Move-in is underway at new biosciences building


Steve Whitham, left, professor of plant pathology and microbiology, and Jaime Dittman, research assistant, get equipment into place while moving into their fourth floor lab space in the new Advanced Teaching and Research Building on Tuesday morning. Photos by Christopher Gannon.

Plant pathology and microbiology faculty have started moving their offices and labs into their new home in the Advanced Teaching and Research Building (ATRB), which also will house portions of the entomology and genetics, development and cell biology (GDCB) departments.

Unlike most of his colleagues, plant pathology and microbiology professor Steve Whitham is orchestrating two moves. His own lab will shift to the new $57.5 million facility later this month, but he also oversees the department's shared lab space, which moved Tuesday.

"Quality-wise, it's definitely an upgrade," he said.

Care is taken to minimize the disruption for in-progress experiments, but other logistical concerns are more common, he said. Moving a lab, just like moving a residence, is an opportunity to sort and downsize.

"We're going to lose our pack-rat mentality a little bit," Whitham said.


Movers unload equipment outside the Advanced Teaching and Research Building on Tuesday morning.

Years of planning preceded the recent arrival of moving trucks. The state Board of Regents approved the new building in 2015 as part of $88 million in bioscience facility improvements, which also included a $30.5 million addition to Bessey Hall that opened last fall. Funding for the combined projects included $50 million in state appropriations, $10 million in private gifts, and $28 million in university funds and facilities bonds.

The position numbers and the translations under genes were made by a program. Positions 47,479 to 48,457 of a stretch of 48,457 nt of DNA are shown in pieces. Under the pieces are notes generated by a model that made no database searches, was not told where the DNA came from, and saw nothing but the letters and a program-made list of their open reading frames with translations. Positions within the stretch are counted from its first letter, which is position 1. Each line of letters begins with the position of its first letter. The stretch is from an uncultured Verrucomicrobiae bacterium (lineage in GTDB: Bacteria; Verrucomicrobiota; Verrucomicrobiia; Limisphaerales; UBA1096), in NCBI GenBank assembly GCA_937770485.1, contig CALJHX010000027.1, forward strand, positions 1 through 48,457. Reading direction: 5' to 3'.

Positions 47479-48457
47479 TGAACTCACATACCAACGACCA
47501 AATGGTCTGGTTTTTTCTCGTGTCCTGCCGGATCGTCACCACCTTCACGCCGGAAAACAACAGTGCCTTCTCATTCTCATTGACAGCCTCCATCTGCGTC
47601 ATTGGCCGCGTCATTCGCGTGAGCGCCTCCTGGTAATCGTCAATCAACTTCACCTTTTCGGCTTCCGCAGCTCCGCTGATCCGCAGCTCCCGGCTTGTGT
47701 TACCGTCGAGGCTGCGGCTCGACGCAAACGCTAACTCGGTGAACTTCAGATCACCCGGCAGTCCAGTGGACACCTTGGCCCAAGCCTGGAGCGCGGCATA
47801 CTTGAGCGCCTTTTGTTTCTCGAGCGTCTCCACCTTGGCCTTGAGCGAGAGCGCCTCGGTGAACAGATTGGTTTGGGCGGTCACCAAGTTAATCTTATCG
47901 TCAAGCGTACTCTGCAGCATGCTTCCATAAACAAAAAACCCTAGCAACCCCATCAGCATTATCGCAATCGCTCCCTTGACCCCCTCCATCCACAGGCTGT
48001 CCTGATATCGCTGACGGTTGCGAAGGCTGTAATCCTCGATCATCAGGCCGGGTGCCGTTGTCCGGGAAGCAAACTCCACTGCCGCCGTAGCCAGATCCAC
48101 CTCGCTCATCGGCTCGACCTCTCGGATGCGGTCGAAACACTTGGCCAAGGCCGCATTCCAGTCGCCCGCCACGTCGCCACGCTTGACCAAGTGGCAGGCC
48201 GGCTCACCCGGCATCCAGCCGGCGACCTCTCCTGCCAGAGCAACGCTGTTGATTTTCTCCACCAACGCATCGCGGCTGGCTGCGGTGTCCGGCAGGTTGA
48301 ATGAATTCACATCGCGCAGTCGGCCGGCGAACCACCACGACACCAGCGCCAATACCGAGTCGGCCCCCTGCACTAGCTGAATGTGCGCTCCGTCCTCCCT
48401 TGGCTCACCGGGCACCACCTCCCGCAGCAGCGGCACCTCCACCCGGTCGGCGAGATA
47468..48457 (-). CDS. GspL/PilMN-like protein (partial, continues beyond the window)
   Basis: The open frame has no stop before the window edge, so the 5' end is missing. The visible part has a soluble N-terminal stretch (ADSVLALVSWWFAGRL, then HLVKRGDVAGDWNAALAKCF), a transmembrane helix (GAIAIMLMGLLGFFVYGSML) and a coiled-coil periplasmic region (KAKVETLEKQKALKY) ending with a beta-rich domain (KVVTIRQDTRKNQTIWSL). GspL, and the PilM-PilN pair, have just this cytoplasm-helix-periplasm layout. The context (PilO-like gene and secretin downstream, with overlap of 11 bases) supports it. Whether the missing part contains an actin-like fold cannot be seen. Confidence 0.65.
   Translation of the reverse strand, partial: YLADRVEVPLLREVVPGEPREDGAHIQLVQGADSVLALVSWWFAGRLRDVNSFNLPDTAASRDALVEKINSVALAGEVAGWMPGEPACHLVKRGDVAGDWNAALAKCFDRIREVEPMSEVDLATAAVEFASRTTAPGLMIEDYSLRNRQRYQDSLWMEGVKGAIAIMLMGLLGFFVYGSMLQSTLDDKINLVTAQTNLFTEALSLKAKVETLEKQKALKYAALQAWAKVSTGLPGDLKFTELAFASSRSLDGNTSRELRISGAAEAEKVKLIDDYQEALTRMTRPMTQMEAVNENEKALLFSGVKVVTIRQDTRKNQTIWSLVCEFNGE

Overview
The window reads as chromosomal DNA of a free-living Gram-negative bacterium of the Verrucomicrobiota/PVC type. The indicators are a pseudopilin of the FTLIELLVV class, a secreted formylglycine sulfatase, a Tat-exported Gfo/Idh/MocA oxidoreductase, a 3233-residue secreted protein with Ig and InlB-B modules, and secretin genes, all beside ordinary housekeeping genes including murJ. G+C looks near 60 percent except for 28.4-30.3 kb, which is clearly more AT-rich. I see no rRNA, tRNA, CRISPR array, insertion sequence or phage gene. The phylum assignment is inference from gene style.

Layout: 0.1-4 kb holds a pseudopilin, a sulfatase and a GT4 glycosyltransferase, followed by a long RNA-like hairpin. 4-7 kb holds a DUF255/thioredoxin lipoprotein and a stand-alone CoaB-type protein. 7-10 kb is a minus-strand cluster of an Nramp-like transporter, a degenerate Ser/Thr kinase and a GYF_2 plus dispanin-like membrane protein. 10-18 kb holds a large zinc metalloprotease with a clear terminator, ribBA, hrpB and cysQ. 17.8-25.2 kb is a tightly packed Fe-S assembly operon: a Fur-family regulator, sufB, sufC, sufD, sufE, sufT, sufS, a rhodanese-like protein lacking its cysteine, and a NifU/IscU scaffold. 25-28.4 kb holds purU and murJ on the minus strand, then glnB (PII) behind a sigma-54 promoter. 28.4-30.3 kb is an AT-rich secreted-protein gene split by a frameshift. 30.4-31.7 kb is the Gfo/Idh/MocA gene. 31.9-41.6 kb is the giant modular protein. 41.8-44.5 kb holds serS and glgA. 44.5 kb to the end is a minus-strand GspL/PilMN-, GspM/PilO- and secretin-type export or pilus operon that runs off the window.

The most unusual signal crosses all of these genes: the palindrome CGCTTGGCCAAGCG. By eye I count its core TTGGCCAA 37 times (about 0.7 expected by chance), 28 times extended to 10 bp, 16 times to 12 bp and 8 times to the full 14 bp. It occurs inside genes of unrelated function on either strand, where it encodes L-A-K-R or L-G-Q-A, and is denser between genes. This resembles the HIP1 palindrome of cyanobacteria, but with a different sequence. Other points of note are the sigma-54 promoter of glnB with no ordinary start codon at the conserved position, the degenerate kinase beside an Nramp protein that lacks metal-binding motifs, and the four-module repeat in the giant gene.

ATRB is at the northwest corner of Stange Road and Pammel Drive, just east of Insectary on the former site of Industrial Education II. Occupants are filling the finished lower four floors of the building, where offices and meeting rooms circle a core of teaching and research labs. A lounge and a 122-seat general university classroom sit on the first floor, with study space on each level overlooking the lounge's glass atrium. The roof holds nine greenhouses -- six for plant pathology and microbiology, two for entomology and one for GDCB.

About 18,500 square feet on the fifth floor remains unfinished, but not for long. In December, regents approved a $6.5 million plan to create a headquarters on the fifth floor for the Nanovaccine Institute, an Iowa State-coordinated interdisciplinary consortium of 67 researchers at 20 universities, research institutes, national laboratories and companies. It is expected to open in fall 2019.